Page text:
Much has recently been made of this figure. Most of that hullabaloo, though, centers around the '01 rerelease that comes with the new A.W.E. Striker. While I have yet to acquire that figure (stupid toy moratorium!) I point you to General Hawk's Page and, specifically, his profiles section. There he has a very nice write up on the new version of Pathfinder as well as his new vehicle. While the good General laments the lack of accessories on the new figure, I decided that those would make an excellent subject for a profile of my own. Couple that with the fact that I just recently acquired a new Pathfinder in a large lot of figures, and you can see why I might choose this guy to help shift the balance from Cobra in this section of profiles.
1990 was the year of accessories. Most of the figures (Bullhorn, Salvo and Big Ben) came with tons of great accessories that often overshadowed the figure itself. Such is the case with Pathfinder. Most people know about his accessories but care little for the figure. In fact, were the mold not such a ringer for one of the members of Snake Eyes' and Stalker's LRRP, I don't think you would ever see him. It is for this reason that Pathfinder definitely fits into the forgotten mold. He is just another of the bland, over-accessorized carbon copy Joes that came out in the early '90's. Because of that, though, he is also a figure that can draw attention to himself when he appears in fan fictions and dioramas. People don't really remember him and can be drawn by his presence.
While I do find Pathfinder kind of cool, I really don't have all that many uses for him. His machine guns, while kind of neat in design, aren't really that much fun to play with. His buzzsaw is the same. It just really isn't a fun accessory. In some instances, like the photo below, Pathfinder works very well. Most of the time, though, I have no use for him. In fact, until this most recent acquisition, my other Pathfinder figures had not seen the light of day since the day I first acquired them and put them away into their drawer. He's one of those figures who looks pretty cool when he is on display, but really isn't that much fun to actually have. I found myself really wanting Pathfinder, Rampart, Ambush, Stretcher, and Topside back when I first returned to Joe collecting. Now, though, I can't remember the last time I used any of these figures. The abundance of accessories make the figures appear cool, but they take away from what the figure itself has to offer. I've said before that sometimes an accessory does a figure make. In this case, though, the opposite is true. A huge amount of accessories take away from what is really a nice figure. Had this guy come with a hand held gun and a traditional Joe pack, he might have found himself very comfortable in many collections. Instead, you rarely hear about him.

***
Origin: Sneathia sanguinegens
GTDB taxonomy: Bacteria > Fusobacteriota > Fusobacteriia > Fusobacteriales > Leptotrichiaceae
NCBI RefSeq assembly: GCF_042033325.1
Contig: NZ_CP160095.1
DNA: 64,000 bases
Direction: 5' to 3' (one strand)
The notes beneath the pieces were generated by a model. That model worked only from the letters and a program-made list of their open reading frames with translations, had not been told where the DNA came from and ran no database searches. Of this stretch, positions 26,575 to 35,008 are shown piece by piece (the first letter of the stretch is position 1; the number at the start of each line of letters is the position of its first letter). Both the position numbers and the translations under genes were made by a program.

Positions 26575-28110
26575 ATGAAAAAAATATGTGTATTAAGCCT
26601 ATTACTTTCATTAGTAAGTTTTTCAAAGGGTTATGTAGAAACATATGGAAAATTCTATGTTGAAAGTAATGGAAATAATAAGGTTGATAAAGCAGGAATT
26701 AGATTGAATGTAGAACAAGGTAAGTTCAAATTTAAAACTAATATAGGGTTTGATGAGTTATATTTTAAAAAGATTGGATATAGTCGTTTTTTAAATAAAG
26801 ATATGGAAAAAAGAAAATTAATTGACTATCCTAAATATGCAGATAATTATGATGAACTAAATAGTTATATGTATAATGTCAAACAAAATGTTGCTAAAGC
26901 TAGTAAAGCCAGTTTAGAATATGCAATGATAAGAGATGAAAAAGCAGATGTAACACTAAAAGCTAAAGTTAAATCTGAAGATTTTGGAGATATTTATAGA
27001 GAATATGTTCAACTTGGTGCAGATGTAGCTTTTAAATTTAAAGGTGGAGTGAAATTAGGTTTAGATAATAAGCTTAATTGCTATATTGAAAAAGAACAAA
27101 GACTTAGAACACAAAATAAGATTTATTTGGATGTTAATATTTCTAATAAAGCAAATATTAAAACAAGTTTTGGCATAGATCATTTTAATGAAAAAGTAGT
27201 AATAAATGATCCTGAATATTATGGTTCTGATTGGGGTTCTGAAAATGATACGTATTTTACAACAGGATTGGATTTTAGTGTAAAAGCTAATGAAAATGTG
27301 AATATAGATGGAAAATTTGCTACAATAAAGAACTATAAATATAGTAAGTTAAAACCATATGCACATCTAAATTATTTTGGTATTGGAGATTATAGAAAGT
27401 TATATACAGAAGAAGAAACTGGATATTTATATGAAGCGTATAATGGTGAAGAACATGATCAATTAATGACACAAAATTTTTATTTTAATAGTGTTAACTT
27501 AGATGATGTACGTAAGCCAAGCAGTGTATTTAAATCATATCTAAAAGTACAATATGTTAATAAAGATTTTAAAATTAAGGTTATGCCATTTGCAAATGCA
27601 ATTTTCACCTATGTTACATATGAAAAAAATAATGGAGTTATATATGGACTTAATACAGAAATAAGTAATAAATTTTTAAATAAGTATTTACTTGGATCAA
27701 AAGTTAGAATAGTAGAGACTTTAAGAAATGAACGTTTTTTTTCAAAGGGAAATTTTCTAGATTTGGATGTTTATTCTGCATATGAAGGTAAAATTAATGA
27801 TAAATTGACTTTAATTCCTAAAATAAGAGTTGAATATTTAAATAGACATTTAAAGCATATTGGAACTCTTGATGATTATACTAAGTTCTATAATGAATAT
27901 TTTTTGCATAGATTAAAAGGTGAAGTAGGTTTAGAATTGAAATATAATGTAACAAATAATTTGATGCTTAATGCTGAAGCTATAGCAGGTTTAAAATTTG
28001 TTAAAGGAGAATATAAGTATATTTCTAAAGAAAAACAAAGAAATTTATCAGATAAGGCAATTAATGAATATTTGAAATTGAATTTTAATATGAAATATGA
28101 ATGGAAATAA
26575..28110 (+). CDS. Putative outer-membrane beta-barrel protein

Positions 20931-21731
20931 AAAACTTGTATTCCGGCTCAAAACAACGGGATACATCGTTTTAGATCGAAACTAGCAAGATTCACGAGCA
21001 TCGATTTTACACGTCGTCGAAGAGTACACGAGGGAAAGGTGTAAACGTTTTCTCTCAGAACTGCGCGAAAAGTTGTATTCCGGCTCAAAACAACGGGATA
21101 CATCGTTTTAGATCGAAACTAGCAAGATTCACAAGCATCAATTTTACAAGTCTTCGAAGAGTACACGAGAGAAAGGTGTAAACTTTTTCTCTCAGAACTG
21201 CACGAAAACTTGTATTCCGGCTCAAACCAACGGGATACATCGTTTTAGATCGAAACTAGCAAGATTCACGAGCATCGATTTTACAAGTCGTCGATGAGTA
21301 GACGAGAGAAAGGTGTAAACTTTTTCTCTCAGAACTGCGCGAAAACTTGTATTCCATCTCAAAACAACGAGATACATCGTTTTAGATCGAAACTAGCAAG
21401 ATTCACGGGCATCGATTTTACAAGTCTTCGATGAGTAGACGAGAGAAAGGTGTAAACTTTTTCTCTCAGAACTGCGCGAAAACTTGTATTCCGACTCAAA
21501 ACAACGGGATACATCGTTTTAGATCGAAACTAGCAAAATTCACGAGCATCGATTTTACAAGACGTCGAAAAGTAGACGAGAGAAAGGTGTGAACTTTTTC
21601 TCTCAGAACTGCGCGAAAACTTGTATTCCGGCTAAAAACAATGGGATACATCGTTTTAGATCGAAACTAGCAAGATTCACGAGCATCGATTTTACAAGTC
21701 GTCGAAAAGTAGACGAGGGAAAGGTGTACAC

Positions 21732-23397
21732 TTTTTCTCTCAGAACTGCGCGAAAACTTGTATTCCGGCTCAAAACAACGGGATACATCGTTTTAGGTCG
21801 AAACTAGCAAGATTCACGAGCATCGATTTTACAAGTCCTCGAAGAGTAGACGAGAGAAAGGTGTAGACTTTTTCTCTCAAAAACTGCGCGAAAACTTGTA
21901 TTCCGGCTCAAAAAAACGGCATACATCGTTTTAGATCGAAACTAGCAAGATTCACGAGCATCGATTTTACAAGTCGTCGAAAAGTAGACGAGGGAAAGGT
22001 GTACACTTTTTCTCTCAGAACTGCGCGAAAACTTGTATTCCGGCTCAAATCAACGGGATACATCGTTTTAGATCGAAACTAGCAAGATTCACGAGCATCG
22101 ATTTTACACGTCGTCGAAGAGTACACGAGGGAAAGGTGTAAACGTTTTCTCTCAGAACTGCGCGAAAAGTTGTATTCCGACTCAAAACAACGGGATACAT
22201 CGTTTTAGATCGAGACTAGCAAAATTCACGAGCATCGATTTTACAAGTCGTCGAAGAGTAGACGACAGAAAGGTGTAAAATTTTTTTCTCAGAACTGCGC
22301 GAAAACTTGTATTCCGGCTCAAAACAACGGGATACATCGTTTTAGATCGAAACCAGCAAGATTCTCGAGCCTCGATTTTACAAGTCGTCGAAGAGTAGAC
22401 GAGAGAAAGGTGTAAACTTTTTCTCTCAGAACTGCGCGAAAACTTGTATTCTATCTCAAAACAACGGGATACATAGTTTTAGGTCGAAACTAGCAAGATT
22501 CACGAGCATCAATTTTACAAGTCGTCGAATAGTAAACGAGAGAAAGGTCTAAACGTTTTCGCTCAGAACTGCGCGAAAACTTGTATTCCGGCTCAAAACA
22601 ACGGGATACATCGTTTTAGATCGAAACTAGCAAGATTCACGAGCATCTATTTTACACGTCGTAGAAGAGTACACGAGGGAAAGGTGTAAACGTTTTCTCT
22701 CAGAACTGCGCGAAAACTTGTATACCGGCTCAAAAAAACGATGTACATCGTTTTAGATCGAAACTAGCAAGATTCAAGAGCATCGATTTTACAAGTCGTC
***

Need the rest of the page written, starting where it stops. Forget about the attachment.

While Hasbro has access to the Pathfinder mold, they haven't really used the most of it. There was a decent repaint in 2001, but that was all we saw of the figure. The exact same figure as the '01, only this time with a full complement of black accessories, was released a member of the 2004 VAMP exclusive set. Other than that, Pathfinder's chest was used with great effect on the 2007 Convention Clutch figure. However, beyond that, the mold really hasn't been utilized. I feel that, properly colored, a Pathfinder repaint could be the type of inspired figure that collectors would enjoy. But, if that never happens, at least there is one other version of the figure to give the character some depth.
Pathfinders, like most of the 1990 figures, are kind of tough to find. Especially if you want him mint and complete. He is, though, very cheap. A complete one will probably run you under $7. You really can't beat that. It took me, though, about a year to get one. Since then, I've only acquired 2 others. When you consider that I focus on lots containing '89-'92 figures, you start to realize that there aren't too many Pathfinders out there. Perhaps that is why we saw him as the driver of the new AWE Striker. People would have forgotten about him and not seen the reissue as Hasbro just pawning off popular molds on all too eager collectors. He is a figure that has its place in a collection. For me, that place is tucked away with most of my other obscure and seldom used Joes. Perhaps, though, that will change. One of the great things about profiling figures is that often times I rediscover them as well. Maybe this will be the case with Pathfinder.
What do you think of this figure? I've found many of the 1990 figures to be forgotten by just about everyone. Who is your favorite? Email me.